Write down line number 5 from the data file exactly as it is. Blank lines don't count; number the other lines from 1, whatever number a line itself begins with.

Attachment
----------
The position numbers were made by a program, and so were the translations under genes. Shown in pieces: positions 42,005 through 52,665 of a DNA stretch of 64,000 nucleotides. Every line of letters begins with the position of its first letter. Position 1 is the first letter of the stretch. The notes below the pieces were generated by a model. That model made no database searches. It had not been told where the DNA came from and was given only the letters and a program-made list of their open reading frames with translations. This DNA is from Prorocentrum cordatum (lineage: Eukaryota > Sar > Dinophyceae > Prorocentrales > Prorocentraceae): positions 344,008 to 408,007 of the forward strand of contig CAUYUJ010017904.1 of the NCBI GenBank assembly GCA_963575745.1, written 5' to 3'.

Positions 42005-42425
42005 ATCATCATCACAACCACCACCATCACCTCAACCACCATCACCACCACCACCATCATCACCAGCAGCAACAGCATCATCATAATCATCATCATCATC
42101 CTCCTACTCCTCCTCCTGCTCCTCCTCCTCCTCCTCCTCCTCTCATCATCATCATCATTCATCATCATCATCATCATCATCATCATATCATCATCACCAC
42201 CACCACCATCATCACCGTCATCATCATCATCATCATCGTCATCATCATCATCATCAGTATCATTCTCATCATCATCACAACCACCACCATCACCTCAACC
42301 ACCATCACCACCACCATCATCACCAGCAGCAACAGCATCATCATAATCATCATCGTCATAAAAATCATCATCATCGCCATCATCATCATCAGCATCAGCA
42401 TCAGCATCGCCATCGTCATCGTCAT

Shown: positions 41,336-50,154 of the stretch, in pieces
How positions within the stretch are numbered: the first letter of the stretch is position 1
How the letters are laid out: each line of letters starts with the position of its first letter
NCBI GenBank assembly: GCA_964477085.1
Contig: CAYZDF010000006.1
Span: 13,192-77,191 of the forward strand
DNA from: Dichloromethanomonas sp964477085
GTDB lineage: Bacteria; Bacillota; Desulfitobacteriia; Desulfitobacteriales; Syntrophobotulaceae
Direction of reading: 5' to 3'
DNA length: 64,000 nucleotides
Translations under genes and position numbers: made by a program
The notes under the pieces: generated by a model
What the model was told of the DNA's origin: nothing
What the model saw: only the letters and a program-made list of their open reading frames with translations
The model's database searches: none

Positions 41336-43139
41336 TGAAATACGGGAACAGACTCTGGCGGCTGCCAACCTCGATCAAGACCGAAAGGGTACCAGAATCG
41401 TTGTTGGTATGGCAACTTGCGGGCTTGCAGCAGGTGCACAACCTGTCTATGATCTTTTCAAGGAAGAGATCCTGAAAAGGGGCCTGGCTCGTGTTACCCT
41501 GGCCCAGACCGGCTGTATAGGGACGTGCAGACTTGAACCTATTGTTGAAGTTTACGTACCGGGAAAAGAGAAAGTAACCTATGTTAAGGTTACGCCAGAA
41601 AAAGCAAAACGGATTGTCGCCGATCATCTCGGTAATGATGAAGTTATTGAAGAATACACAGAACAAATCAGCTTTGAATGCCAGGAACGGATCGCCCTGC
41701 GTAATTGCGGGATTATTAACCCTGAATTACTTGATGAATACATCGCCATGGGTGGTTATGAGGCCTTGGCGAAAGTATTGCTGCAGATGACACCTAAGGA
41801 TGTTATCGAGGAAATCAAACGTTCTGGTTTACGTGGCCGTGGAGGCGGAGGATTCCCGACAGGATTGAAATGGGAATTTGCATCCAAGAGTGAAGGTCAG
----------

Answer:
42201 CACCACCATCATCACCGTCATCATCATCATCATCATCGTCATCATCATCATCATCAGTATCATTCTCATCATCATCACAACCACCACCATCACCTCAACC